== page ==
OpenAPI v3 also adds a new parameter type called cookie, which can be utilized for APIs that use cookies. This is a significant change as cookie authentication was not supported in OpenAPI v2. Additionally, OpenAPI v3 issued expanded support for arrays and objects in operation parameters; these parameters can then be serialized using either the style or explode keywords.

OpenAPI3 also introduced a significant change in the definition of API requests and responses by way of the requestBody parameter. This parameter replaces the body and formData parameters and instead combines it into a single parameter that is more comprehensive and flexible. The new parameter supports the consumption of various media types, including JSON, XML, and other data and text formats.

Why This Matters

These changes have resulted in significantly improved interactions and controls. The most obvious of these changes has to do with the cookies parameter. Before OpenAPI3, workarounds were required to perform cookie authentication — these workarounds often went through header objects, complicating the interaction methodology at hand and making for complex API interactions. The changes to the request and response parameters, along with additional changes, including media type support in schemas and new form-data content types, unlock a significant amount of design choices and paradigms.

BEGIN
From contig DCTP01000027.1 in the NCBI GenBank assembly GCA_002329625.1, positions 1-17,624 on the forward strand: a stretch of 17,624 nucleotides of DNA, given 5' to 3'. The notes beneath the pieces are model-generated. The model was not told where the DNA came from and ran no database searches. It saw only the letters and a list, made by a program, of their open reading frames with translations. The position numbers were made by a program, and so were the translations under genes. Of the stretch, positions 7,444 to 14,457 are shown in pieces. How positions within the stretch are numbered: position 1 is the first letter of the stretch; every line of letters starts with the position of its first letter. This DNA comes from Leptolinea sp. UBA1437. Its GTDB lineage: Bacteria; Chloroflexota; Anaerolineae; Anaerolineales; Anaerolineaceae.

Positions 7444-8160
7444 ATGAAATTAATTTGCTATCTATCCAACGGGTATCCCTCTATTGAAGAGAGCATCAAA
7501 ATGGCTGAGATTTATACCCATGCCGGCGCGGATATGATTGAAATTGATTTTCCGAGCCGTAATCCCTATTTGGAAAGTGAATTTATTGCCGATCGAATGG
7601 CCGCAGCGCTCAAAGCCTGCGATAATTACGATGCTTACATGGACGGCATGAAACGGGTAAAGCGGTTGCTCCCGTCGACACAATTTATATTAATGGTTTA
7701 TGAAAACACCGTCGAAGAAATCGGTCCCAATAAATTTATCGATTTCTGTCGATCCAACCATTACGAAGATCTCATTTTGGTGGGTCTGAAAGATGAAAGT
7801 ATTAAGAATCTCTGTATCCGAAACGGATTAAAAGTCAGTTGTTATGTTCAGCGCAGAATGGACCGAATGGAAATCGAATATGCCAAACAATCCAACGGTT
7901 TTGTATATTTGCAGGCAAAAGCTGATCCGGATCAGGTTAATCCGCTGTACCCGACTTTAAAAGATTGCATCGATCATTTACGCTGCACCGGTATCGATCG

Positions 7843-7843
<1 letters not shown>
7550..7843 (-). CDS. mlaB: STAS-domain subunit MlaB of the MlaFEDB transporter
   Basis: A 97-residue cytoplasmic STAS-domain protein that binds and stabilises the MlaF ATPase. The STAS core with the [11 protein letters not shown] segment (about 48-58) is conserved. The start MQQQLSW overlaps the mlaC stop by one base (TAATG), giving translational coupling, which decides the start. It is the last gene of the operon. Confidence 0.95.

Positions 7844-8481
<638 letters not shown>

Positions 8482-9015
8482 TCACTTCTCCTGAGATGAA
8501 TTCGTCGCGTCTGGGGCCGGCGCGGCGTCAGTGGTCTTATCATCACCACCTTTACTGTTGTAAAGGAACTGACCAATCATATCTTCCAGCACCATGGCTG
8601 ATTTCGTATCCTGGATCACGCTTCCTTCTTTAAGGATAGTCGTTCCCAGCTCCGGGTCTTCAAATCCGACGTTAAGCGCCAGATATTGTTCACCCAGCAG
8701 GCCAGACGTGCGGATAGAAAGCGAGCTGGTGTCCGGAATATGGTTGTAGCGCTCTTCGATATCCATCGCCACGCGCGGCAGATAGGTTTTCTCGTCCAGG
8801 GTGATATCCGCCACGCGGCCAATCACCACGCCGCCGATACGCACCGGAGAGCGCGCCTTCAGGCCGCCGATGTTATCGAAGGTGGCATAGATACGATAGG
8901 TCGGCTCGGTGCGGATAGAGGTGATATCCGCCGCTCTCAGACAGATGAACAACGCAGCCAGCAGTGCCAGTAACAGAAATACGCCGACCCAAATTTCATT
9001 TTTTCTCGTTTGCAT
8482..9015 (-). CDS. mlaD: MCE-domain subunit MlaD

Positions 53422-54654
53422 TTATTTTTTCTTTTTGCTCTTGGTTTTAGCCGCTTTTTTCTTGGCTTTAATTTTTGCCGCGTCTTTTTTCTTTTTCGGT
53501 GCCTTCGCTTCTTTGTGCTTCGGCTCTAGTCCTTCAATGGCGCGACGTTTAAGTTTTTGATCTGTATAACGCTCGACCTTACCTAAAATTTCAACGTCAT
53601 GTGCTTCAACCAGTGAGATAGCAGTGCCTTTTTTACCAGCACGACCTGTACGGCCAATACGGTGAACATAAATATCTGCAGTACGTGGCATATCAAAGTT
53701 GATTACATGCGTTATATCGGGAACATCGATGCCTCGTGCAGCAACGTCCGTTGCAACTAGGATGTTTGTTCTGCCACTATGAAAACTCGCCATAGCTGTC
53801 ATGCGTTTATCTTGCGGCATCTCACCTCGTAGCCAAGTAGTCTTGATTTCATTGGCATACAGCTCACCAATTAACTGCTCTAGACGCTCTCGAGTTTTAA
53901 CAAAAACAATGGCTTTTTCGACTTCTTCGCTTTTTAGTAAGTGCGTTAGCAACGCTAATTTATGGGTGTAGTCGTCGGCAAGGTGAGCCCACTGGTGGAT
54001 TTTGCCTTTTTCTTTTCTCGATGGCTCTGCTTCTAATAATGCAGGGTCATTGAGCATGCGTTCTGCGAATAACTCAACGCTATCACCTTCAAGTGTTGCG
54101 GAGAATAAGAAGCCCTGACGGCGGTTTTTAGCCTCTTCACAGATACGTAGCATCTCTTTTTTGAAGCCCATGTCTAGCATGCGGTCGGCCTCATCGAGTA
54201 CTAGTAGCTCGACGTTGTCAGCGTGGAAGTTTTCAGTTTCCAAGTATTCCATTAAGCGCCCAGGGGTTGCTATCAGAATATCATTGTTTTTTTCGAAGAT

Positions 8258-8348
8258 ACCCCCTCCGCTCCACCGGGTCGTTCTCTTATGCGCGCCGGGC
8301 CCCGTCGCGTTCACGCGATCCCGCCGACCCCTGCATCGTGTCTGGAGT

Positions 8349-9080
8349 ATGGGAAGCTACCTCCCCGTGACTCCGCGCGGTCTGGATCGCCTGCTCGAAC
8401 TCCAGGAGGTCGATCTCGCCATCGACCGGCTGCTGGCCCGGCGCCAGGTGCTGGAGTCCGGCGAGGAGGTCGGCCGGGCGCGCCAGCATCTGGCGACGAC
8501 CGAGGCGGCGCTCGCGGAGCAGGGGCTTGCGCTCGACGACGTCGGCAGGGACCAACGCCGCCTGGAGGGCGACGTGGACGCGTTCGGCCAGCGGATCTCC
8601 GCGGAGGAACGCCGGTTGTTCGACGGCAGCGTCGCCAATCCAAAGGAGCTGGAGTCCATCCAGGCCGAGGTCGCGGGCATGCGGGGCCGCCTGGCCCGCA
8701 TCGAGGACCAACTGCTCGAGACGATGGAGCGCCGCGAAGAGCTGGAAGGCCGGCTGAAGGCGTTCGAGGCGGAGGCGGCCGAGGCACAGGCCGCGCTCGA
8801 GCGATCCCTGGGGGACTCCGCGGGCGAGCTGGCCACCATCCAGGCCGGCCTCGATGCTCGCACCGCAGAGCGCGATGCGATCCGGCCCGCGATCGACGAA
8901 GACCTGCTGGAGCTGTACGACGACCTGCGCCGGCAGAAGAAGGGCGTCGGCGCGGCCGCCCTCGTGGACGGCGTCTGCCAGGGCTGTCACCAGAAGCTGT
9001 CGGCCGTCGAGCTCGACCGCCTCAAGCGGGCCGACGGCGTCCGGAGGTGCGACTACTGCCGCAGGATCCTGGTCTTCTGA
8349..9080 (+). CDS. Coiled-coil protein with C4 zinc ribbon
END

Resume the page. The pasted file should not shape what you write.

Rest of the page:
Improved Examples

OpenAPI has long included Examples, a set of descriptions that helps when generating mock APIs and improving documentation. In OpenAPI v2, however, these examples were limited to JSON and YAML objects, which limited a good deal of the extensibility and reusability of this feature. In OpenAPI v3, this has been expanded to support JSON strings and external examples, opening up a wide array of possibilities.